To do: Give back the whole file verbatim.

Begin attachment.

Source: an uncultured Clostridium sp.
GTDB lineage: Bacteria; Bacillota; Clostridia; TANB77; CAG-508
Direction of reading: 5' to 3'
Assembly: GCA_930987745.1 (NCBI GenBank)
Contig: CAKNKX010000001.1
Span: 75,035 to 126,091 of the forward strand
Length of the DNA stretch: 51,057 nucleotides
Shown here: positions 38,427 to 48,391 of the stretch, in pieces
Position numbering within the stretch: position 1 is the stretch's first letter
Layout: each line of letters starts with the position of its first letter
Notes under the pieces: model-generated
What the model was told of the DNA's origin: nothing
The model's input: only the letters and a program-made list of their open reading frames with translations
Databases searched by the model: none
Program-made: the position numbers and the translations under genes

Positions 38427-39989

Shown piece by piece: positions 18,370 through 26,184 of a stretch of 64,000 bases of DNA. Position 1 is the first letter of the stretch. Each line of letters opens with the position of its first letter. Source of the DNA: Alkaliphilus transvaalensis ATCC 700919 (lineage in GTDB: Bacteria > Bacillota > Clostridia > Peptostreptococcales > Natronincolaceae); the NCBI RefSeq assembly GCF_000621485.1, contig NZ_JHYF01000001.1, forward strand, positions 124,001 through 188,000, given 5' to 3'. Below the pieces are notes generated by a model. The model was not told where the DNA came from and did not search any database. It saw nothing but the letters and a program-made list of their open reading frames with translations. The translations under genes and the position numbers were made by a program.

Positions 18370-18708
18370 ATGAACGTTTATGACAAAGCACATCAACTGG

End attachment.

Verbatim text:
Source: an uncultured Clostridium sp.
GTDB lineage: Bacteria; Bacillota; Clostridia; TANB77; CAG-508
Direction of reading: 5' to 3'
Assembly: GCA_930987745.1 (NCBI GenBank)
Contig: CAKNKX010000001.1
Span: 75,035 to 126,091 of the forward strand
Length of the DNA stretch: 51,057 nucleotides
Shown here: positions 38,427 to 48,391 of the stretch, in pieces
Position numbering within the stretch: position 1 is the stretch's first letter
Layout: each line of letters starts with the position of its first letter
Notes under the pieces: model-generated
What the model was told of the DNA's origin: nothing
The model's input: only the letters and a program-made list of their open reading frames with translations
Databases searched by the model: none
Program-made: the position numbers and the translations under genes

Positions 38427-39989

Shown piece by piece: positions 18,370 through 26,184 of a stretch of 64,000 bases of DNA. Position 1 is the first letter of the stretch. Each line of letters opens with the position of its first letter. Source of the DNA: Alkaliphilus transvaalensis ATCC 700919 (lineage in GTDB: Bacteria > Bacillota > Clostridia > Peptostreptococcales > Natronincolaceae); the NCBI RefSeq assembly GCF_000621485.1, contig NZ_JHYF01000001.1, forward strand, positions 124,001 through 188,000, given 5' to 3'. Below the pieces are notes generated by a model. The model was not told where the DNA came from and did not search any database. It saw nothing but the letters and a program-made list of their open reading frames with translations. The translations under genes and the position numbers were made by a program.

Positions 18370-18708
18370 ATGAACGTTTATGACAAAGCACATCAACTGG